Friday, December 26, 2008

Haphazard Multitasking

Multitasking comes to women almost magically when they first become mothers. Without that essential survival skill, neither baby nor mother would make it past babyhood. The skill is honed further with the birth of the next kids until the woman is able to the feed one, diaper the next, get the laundry started, answer the phone, catch her favorite soap and cook dinner all at the same time and not miss a beat.

While our modern lives may have complicated a mother's routine some, it has also afforded many simplifications to it. As a result, she may not be multitasking any more than her forbears going back thousands of years. With that, I am a little skeptical about all the
gloom and doom around the fate of multitaskers - there need to be some qualifications to preface this outlook.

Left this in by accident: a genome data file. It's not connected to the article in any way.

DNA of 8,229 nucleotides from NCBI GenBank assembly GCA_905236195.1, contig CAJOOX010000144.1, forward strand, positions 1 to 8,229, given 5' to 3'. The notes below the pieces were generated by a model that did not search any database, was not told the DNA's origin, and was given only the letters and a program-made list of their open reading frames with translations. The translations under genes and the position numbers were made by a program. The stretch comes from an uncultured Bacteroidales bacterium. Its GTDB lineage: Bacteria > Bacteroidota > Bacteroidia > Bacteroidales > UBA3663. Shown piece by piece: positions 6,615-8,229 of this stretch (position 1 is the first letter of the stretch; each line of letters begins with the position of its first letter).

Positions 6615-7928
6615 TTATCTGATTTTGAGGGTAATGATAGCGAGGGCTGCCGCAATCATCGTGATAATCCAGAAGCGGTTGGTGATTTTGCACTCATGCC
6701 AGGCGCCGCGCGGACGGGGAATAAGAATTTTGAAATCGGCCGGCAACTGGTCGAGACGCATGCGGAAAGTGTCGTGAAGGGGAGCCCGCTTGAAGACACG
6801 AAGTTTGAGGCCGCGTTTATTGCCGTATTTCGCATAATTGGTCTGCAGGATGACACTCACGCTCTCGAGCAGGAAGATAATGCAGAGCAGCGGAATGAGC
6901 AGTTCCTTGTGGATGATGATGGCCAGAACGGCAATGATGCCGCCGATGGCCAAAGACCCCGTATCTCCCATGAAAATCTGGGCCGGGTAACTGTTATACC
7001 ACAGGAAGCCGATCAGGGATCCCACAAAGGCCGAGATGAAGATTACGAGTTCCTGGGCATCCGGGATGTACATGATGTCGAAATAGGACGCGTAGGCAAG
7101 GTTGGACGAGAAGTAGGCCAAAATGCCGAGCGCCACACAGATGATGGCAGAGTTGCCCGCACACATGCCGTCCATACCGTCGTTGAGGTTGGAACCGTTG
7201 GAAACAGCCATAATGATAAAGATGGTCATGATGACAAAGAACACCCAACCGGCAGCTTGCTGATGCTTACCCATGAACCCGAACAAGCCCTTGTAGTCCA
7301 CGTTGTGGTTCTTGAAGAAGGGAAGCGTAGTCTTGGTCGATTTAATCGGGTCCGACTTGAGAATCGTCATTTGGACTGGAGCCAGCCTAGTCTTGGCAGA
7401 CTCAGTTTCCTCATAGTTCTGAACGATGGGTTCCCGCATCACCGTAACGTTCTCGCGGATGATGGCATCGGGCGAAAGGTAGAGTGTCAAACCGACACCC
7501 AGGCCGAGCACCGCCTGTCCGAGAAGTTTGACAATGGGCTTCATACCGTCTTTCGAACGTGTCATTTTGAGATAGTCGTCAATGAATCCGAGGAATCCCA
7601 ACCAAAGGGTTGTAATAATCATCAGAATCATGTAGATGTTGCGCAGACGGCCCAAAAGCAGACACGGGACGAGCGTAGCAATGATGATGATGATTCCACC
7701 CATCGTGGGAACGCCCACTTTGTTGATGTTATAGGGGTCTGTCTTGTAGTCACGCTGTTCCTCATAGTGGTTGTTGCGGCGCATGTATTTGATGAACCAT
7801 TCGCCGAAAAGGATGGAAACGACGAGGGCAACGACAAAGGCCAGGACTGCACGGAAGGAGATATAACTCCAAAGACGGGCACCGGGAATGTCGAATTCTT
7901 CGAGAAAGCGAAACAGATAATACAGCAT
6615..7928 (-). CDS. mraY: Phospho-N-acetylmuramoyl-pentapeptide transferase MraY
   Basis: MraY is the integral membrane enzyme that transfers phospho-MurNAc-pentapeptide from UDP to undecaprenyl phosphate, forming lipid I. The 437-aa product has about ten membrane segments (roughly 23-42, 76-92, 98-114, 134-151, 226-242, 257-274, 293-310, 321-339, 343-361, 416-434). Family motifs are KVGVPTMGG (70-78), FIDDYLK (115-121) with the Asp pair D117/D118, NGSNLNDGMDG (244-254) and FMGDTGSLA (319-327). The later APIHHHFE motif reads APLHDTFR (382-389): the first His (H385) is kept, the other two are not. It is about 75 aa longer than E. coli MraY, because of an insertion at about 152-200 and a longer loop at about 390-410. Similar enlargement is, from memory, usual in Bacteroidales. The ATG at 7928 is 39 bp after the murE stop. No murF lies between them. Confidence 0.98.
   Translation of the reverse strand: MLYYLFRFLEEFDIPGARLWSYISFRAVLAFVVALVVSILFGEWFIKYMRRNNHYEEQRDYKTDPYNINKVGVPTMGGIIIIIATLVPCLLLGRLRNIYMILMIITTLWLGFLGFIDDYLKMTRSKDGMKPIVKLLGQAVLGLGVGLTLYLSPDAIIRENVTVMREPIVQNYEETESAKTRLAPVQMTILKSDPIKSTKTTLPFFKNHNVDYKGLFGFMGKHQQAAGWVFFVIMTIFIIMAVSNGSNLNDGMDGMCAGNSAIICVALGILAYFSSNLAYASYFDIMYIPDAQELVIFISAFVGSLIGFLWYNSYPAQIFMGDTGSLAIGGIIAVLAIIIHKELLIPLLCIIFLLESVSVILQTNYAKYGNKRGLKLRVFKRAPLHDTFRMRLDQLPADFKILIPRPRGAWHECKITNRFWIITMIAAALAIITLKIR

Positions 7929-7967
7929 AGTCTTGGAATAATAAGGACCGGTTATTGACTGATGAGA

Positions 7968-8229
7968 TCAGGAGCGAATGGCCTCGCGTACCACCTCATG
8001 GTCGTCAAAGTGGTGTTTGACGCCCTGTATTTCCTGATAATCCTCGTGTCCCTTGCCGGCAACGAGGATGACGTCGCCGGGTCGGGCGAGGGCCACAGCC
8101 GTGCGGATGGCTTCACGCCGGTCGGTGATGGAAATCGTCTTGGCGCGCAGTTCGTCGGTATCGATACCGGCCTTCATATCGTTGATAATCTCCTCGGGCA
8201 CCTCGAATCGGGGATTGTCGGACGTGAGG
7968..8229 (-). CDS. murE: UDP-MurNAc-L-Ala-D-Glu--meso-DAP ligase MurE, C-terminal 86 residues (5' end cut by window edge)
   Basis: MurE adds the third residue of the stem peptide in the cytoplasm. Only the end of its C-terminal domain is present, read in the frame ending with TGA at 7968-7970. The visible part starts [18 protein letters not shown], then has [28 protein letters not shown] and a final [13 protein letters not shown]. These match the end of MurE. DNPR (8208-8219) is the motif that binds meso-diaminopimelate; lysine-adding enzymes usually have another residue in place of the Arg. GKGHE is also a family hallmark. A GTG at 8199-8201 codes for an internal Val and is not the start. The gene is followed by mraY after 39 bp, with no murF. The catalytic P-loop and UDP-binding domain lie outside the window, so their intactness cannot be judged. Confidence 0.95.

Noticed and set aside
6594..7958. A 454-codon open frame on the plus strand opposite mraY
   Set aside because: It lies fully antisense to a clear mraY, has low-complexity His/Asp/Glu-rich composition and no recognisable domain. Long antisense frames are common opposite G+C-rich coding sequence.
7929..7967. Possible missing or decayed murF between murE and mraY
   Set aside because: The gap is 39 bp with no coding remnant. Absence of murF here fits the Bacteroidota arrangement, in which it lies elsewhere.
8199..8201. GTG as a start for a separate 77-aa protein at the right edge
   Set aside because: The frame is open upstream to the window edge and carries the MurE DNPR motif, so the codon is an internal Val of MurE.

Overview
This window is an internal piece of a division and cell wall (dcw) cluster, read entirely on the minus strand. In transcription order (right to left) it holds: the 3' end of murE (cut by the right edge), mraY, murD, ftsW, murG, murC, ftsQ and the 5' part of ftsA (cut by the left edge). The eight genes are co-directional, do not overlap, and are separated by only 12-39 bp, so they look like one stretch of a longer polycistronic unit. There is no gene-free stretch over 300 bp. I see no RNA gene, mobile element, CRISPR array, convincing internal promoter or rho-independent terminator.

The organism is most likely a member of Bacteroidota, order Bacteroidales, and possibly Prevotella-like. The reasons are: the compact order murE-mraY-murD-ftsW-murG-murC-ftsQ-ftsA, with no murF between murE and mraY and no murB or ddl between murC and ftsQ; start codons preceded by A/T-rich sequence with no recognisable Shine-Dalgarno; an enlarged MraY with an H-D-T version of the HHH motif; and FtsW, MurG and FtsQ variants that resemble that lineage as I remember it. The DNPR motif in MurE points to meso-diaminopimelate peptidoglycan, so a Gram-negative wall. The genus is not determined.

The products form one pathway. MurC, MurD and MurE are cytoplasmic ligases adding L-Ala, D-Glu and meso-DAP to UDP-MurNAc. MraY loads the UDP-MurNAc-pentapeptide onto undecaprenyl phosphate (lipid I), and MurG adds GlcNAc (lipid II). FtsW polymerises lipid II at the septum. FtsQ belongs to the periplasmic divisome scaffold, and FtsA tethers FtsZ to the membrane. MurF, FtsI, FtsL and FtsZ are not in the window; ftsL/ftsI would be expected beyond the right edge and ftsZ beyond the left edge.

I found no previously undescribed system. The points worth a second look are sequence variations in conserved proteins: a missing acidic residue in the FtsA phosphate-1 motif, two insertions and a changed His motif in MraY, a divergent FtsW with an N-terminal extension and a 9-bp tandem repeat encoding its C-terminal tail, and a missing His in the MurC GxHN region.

When the goal of multitasking (as is often the case in workplaces) is to make up for poor planning and non-existent management, then stress is inevitable. The problem therefore is not with multitasking itself but with everything that it is trying to compensate for. The mother working through her domestic chores as she takes care of her young children, has a plan for the day which will need to adapt based on what emergencies the kids perpetrate on her any given day. She also has a clear endgame - complete chores and tuck kids in for the night.

The same is not true for the office worker who is given constantly conflicting directions by her management, is expected to deliver without having the authority to make any decisions, pitch in for non-performing co-workers - the list is endless. Needless to say she cannot plan that tasks she will need to multiplex and there is never a clear finish line - both plan and goal are moving targets. When she is expected to solve such fundamental problems by being an adept multitasker nothing good can come out of it either for her or for the organization.

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